@hhyyrylainen I think those are pretty good effects to go with for now, providing a pretty interesting variety to deal with. I can think of a few more currently, but since you’re going on break soon, it’s probably best to start small as @Titan said.

I would like to mention that I don’t think we should have toxins targeting specific types of membrane since the whole point of several membranes is a trade off between defense and offense. If we make toxins specifically tailored towards specific membranes, I feel that kind of beats the point. The challenge with some membranes and toxins is figuring out ways to deliver toxins to them rather just putting a specific effect on - thus making toxin pilus useful in the future.

I think for now, we can go with this list:

  • Calcification Agent - Removed base movement from hit target (5 second max, can be reduced by membranes). Countered by flagella.
  • Channel Inhibitor - Provides a flat ATP production debuff (50%, though balancing might require changes). Countered by increase membrane rigidity, which reduces strength of debuff.
  • Metabolic Inhibitors - A toxin that is more effective against mitochondrial and metabolosomic organisms, less effective or completely ineffective against anaerobic organisms.
  • Antiflagellan Toxins - Temporarily stuns flagellum (5 seconds max, reduced by membranes). Base movement remains.
  • Cytotoxins - Currently implemented. Defensive measures, such as membrane resistance strength, could be reexamined.

This is a pretty solid array of effects which could lead to some really cool arms races down the line. I think these should generally be sufficient for toxin effects for the microbe stage as well, with other additions being a bonus depending on how we want to alter mechanics.

Perhaps another effect could include a toxin that targets chemoreception, which causes other organisms to not respond to threats and not respond to prey. For the player, the screen can be dimmed and blurred on the outer edges.

Another note: I think the mobility related toxins should have a slight cooldown, so to prevent players being completely stunned with no means of evading danger. It doesn’t have to be long - perhaps a second should be good to allow the player atleast a chance to respond.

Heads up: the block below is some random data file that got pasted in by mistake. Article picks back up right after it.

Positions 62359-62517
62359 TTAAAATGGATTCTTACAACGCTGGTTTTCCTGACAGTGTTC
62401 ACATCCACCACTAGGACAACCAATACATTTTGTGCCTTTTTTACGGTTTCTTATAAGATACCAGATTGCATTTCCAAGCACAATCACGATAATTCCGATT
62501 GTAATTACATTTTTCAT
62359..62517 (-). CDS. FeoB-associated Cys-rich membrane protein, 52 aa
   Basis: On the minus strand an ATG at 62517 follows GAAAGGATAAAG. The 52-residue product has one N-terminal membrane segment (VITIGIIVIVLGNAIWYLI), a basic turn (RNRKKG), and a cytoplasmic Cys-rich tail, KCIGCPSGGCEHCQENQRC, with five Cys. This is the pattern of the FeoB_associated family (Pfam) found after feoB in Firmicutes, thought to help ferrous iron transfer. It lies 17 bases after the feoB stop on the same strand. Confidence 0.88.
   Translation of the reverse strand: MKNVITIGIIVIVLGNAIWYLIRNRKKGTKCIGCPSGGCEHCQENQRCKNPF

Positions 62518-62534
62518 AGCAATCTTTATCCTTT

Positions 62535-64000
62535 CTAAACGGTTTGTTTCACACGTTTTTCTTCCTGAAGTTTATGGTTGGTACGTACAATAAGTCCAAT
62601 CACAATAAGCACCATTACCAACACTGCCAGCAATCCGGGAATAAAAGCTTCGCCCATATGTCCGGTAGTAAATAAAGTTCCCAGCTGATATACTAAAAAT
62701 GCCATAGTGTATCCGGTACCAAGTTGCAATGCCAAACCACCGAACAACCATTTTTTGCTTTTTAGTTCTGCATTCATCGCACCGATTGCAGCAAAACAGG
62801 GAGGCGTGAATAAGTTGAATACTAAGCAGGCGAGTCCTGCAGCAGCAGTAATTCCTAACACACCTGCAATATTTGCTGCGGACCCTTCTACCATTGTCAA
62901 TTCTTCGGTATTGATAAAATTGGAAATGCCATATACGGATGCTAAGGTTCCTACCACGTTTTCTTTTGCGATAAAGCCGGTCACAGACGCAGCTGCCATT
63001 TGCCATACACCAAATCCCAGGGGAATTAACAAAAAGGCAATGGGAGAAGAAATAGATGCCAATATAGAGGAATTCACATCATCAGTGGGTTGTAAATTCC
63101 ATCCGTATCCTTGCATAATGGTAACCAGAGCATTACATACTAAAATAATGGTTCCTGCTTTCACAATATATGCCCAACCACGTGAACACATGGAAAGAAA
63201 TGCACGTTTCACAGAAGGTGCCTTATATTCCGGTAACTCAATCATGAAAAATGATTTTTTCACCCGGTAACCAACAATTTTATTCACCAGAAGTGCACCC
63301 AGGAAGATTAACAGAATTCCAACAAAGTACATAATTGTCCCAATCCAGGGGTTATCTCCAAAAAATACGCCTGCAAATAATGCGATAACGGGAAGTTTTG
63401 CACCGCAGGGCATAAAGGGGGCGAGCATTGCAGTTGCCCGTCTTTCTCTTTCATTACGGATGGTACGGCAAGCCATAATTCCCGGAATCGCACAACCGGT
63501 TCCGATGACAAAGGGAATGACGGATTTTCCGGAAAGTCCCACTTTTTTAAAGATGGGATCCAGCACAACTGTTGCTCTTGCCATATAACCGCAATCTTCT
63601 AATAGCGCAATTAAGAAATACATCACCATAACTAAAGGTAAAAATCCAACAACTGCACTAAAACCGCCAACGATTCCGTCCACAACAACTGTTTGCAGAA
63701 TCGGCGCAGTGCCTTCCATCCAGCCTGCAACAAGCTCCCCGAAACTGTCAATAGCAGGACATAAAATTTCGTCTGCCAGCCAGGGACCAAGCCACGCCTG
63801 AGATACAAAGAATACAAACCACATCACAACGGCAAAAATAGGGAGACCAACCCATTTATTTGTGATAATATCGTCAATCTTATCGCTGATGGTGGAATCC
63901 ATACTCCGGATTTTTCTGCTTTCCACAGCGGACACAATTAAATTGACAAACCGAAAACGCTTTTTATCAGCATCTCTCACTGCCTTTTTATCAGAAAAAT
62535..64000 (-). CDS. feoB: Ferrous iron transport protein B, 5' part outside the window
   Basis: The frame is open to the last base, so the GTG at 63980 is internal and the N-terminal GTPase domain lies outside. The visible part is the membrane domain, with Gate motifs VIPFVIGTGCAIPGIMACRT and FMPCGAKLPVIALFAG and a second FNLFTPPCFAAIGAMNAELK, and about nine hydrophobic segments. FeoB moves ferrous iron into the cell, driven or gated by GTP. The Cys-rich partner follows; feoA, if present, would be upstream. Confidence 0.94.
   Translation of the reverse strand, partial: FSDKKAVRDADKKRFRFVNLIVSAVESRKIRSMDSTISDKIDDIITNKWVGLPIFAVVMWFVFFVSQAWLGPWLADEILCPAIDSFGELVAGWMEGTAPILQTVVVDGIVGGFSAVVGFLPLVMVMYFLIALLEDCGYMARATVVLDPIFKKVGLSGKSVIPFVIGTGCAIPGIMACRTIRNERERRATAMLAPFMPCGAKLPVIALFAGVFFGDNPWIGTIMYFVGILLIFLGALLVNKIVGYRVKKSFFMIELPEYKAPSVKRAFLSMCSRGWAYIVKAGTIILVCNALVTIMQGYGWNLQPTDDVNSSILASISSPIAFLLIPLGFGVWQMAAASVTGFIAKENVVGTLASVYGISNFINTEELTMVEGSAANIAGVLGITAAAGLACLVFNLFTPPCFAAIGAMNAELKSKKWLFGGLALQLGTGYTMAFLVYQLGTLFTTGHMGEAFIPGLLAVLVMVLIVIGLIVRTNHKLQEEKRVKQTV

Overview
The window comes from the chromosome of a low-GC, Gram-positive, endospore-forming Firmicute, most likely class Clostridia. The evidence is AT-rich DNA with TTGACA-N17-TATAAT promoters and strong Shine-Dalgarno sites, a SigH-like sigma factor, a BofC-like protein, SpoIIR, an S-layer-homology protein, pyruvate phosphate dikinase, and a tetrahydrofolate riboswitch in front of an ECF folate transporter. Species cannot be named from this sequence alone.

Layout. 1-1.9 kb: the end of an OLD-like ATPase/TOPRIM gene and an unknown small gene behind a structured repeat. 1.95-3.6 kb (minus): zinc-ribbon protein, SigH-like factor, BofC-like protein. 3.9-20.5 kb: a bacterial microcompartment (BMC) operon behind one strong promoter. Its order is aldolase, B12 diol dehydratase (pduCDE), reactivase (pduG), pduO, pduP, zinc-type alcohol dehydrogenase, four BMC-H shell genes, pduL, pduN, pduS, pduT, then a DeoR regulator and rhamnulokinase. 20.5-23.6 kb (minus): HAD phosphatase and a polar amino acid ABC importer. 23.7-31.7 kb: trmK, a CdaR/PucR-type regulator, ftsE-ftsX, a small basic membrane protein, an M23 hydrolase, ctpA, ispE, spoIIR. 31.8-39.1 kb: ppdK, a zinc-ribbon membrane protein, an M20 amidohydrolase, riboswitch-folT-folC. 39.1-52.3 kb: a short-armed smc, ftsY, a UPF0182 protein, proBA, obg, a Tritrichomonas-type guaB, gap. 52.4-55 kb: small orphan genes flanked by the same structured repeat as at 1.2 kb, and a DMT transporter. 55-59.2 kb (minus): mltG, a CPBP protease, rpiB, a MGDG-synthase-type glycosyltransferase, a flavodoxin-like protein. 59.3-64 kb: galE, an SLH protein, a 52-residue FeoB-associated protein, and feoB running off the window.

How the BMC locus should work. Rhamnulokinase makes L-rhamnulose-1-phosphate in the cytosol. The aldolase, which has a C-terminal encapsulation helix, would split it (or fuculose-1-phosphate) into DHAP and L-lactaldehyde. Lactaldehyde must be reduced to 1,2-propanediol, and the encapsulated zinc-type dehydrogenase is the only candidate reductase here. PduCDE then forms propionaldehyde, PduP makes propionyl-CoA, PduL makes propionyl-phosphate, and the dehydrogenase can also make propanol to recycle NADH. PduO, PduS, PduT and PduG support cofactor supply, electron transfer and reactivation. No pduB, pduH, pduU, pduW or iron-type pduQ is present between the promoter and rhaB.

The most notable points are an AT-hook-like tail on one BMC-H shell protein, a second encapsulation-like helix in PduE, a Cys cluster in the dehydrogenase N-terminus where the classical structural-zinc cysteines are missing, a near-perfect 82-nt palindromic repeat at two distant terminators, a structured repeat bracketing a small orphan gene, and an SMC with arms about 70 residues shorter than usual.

I think it’s worth doing a serious rebalancing of membranes with a more in-depth toxin system, so I’ll try to post something soon discussing that.


That’s fair. My intent was for a toxin primarily intended to reduce the motility of prey/predators by reducing the available energy. And of course, it would eventually have lethal consequences if you had a high enough dosage. Having more excess ATP generation would allow you to overcome more and more of it.

You make a great point about it being hard to gauge the vulnerability of a cell to this, as you would have to pay close attention to how many energy generating parts they have and calculate that in your head! Haha.

I’m not entirely sure about the name of the “calcification” toxin. The name you are looking for might be Macrolide toxins. These are actin inhibitors that disable a cell’s motility. On Earth, they are produced primarily by bacteria to inhibit the growth of rival colonies, but they are also produced by various species of sea sponge for defense. Other than that; I like the idea of the toxin itself, mechanically.

We might actually have to drop this toxin with the other mobility inhibiting toxins now also on the table. Unfortunately reducing ATP production is just going to either kill a cell outright or just do what the other toxins do.
But… What if we combined the concept with the antiflagellan toxin concept?